How to become a Security Analyst


by Gina Roberson, Analyst

This post is inspired by Bally Kehal‍s series on “how to become X”.

What is a security analyst?

Security analyst is a very broad job description containing a lot of sub-categories. In theory it’s someone analyzing something security, right? Security analyst can cover everything from someone looking at APTattacks (type 1) to someone working in a SOC (type 2) to someone assisting a CISO or project managerwith project guidance on how to improve security controls for an organization (type 3). These are at least the types of security analysts I have run into in my life.

How much does it pay to be a security analyst?

As you can see you should expect around 60-80k USD per year if you work here in the US, with higher salaries being possible for those very qualified or senior.

What are the background and experience requirements of a security analyst

Type 1 job requirements:

A lot of OSINT research and malware analysis skills are needed as well as analytical skills that you best get through for example university Ba or MSc. You also need high levels of personal and corporate OPSEC.

Type 2 job requirements:

SOC work requires as a minimim skills at incident response‍, basic malware analysis‍ and preferably some experience working with the tools of the trade within incident response. Scripting and technical skills are also highly required. It’s possible to learn this trade from scratch if you get lucky and get in the door through for example an intern position.

Type 3 job requirements:

For this type of job you need experience with project management and an ability to understand how the tools from different vendors work, how they would interface with your existing infrastructure and the deficiencies or shortcomings of different tools. Technical skills to work with and implement different tools and security controls are important.

How to become a security analyst?

Type 1. The security analyst position of working with and taking apart APT malware‍ is not something you just do. For this type of work – start out as a malware analyst‍, see Bally Kehal‍s post here.

Type 2. SOC Security analyst is a position that you can enter from almost any level of experience and background, depending on the company. SOCs are expanding very rapidly nationally and companies will need to let people in the door here without the ability to “hit the ground running” or simply not be able to hire enough. Willingness to learn and an aptitude for Infosec should be enough, any experience you have with tools, system administration or programming should be an advantage.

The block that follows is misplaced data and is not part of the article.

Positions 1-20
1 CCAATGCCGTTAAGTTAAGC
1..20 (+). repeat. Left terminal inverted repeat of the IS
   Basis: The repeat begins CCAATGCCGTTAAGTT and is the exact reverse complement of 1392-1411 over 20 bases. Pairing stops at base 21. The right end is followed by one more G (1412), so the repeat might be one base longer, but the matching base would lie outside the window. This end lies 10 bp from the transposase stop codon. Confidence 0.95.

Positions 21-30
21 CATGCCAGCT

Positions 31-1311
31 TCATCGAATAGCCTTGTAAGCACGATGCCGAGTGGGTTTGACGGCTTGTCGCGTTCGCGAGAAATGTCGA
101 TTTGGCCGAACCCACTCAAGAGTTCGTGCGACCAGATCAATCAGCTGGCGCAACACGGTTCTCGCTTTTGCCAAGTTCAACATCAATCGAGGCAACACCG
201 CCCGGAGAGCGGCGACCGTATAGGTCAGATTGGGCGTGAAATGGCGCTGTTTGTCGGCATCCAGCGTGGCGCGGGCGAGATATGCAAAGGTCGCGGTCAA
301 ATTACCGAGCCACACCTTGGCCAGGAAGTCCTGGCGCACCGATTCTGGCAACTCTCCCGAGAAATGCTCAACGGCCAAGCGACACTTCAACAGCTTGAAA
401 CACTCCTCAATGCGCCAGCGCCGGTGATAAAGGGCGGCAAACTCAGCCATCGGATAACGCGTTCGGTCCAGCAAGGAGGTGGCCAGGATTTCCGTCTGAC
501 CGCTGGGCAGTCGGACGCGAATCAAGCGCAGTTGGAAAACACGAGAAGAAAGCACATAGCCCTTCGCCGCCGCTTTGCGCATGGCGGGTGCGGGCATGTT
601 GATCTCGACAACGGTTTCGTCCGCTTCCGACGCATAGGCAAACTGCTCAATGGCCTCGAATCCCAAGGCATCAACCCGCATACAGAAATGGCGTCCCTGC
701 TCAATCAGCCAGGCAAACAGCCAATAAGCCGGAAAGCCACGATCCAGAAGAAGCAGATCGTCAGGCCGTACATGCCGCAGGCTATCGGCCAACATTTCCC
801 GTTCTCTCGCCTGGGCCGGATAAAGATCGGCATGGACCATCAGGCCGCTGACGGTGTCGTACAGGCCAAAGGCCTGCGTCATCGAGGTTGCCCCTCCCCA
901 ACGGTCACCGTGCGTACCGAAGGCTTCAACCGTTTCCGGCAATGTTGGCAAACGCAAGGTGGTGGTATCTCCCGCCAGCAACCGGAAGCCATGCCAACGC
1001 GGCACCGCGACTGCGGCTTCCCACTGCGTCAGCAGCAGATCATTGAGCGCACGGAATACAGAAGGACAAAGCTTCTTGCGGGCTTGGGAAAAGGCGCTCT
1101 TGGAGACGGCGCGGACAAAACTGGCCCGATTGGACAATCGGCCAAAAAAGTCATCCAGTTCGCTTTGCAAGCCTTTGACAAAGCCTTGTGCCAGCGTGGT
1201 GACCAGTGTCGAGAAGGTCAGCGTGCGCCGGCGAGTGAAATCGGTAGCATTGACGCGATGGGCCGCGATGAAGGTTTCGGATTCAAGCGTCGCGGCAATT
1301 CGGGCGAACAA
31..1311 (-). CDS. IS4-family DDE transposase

Type 3. Security vendor interfacing position with project management advisory role – for this position you should have experience working with vendors and implementing security controls in some capacity. I would not recommend type 3 as an entry level position, since experience here really adds a lot of value. A university level education in computer science or similar would be a great additional thing to have.

What do they do on the job?

Type 1:

Malware analysis, honeypot setup and administration, log analysis and sample gathering and investigation. OSINT research. Report writing!

Type 2:

Investigating alerts, checking logs, implementing security controls, checking checkboxes, talking to users and basic malware analysis. Incident response tasks suh as forensic analysis and responding to malware. Threat hunting.

Type 3:

Security control and tool research. Meeting with vendors, reading a lot. Building business cases and assisting in implementation projects.

What types of certifications help?

For all of the above positions, certifications such as CISSP‍, CEH‍, CIH‍ and basically all of the GIAC‍ certifications are of value. Even C|CISO and CISM wouldn’t be bad for the ambitious individual.

How to start?

Get a fomal degree in Infosec somewhere. This is definitely the best way to start. Do internships somewhere where they will let you get your feet wet and touch upon the role of security analyst.

This article was originally posted on Peerlyst.